So, I propose a simple rule for tomorrow.  No politics.  That’s all.  While this will be most helpful to those with political division at the dinner table, my wife and I will nevertheless be asking our guests to adhere by this rule, even though we believe that they all voted the same way earlier this month.

thanksgiving-turkey-gif-dfubmj-clipartLet’s have a day of Thanksgiving.  Let’s talk about football and theater, about our childhoods and our aspirations, about our favorite recipes and hopes for a white Christmas and a short winter.  Leaving our frustrations and divisions and, dare I say, strong opinions behind, if only for a few hours, may help bring us back together, allowing us to remember that we are all a collective people.  We are Americans.  We are free.  And, for that, we should be thankful.



Securing American Judaism for the Next Generation

Happy Hanukkah (or is it Chanukah?) everyone!  It’s time to buy some gifts, make some latkes, light some candles, spin a dreidel, and commemorate the re-dedication of the Second Temple in Jerusalem (did you forget this part?).  After all, the story of Hanukkah is based on the Maccabee Rebellion, where the Maccabees, a band of gorilla warriors, launched an attack on the Hellenistic occupants of their homeland to retake the city.  When the Maccabees liberated the Second Temple, their first order of duty was to light the sacred lamps.  However, oil was in limited supply.  So limited that the victors thought that it was only enough for a single night.  When the oil burned for eight days, they took it to be a miracle and a demonstration of the commitment that G-d had for their cause.

While oil makes everything delicious, and while gifts – while a modern addition to the holiday – are a nice touch, perhaps there is a real opportunity in this holiday to reconsider the message of the celebration.  Rather than focusing on the longevity of the oil alone, perhaps the battles and victories are more important.  Despite the long odds, and the lack of faith that many in the community had in the Maccabees, their forces nonetheless succeeded in their mission.  They fought for religious freedom – which was horribly oppressed by the Roman invaders – and for the unique identity of their Jewish brothers and sisters.  They let neither their long odds, the unknowns, nor the perceived disinterest of many in the community detract from their mission.  As a reward, they were given longevity, both of the light and their religion.

So how can we take that message forward today?  Abandoning our safe havens may be the first step.   Too often, synagogues from the most liberal to the most orthodox ends of the spectrum become entrenched; thinking inwardly and acting inwardly.  I am not speaking of the need for more philanthropy, which is an important thing, but of the need for greater community-wide engagement and outreach.  The Maccabees could have gone off to an unsettled place and formed their own community, free of oppression, but they chose instead to engage their community and, in turn, save their oppressed friends and neighbors.  In this sense, greater cooperation and integration within Jewish communities throughout the country is crucial.  While there are many engaged, boots on the ground Jewish Federations that are doing fantastic work, there are those Federations that see their role as clearinghouses for donations and may need to change their perspective.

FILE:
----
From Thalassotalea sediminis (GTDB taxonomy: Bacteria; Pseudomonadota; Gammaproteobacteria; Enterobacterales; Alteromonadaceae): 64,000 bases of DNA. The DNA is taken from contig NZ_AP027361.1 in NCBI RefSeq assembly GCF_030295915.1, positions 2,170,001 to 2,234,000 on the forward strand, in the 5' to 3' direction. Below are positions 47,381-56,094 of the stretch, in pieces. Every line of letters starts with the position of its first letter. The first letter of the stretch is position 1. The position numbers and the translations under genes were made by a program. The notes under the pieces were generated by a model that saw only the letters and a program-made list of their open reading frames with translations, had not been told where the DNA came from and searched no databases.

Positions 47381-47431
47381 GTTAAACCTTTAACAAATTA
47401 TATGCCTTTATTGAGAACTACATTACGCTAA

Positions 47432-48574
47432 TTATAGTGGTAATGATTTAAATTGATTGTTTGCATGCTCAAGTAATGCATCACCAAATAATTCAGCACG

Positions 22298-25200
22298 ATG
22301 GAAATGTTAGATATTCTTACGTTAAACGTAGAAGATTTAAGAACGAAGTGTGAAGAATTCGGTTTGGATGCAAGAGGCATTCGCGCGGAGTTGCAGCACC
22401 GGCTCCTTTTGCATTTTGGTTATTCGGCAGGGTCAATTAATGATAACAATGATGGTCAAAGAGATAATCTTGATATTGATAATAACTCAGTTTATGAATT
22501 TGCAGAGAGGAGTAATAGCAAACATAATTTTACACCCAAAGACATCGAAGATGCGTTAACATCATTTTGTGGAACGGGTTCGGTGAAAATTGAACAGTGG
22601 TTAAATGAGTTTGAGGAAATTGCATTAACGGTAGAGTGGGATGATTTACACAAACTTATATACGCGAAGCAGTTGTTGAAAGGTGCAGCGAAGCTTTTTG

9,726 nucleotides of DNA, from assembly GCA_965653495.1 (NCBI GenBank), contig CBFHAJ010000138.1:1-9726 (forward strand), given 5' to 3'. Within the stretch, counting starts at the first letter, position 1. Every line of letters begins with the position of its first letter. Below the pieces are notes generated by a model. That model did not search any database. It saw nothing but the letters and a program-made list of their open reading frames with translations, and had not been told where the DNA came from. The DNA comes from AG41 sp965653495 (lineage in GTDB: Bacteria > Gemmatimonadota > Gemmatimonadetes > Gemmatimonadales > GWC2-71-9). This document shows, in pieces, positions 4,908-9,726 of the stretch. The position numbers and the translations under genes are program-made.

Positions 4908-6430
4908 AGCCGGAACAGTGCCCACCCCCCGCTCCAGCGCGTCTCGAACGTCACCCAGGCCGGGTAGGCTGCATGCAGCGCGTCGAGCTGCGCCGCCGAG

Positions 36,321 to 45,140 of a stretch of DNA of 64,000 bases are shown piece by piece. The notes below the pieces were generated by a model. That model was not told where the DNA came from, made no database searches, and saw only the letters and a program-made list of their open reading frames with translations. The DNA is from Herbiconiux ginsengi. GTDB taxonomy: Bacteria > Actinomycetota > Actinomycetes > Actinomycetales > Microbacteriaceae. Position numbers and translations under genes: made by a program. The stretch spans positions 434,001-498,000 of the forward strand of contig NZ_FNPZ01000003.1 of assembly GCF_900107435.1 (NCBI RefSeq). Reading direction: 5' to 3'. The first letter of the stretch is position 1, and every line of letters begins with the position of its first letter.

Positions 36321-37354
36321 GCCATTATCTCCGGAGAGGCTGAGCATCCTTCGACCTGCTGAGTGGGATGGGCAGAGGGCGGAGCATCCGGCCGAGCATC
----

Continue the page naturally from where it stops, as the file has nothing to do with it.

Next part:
Secondly, I think communities throughout the country can take a page out of the playbook of the Chabad movement and Evangelical Christianity.  While I am not suggesting proselytization, I am suggested that finding more unorthodox (pun intended) ways to engage with the local community is critical.  The synagogue – both the organization and the building – cannot be valued above the members of its Jewish community, both those who are members of the synagogue and those who are not.  Perhaps offsite programming, offsite alternative religious services, outreach to those who may not feel comfortable reaching out to the synagogue, and surveying that is less concerned with the needs of active members than of inactive members or nonmembers would allow membership to grow.

When a synagogue feels like an exclusive club, it cannot simultaneously be welcoming, open, and inclusive.  For those who are active members, I ask: where are your synagogue’s future leaders?  At the average Reform, Reconstructionist, or Conservative synagogue in this country, they’re not in shul – they don’t even belong.

So…where are they?  In most cities, the younger populations (under 40) are in urban neighborhoods.  Evangelical churches have developed a highly successful model of opening branch locations in growing neighborhoods.  These are generally not fanciful or expensive buildings, but are more or less a community center for Evangelical Christians in the area.  Think: basic campus Hillel.  There are very few examples of such places for Jewish urban young professionals, which gives many only a few options: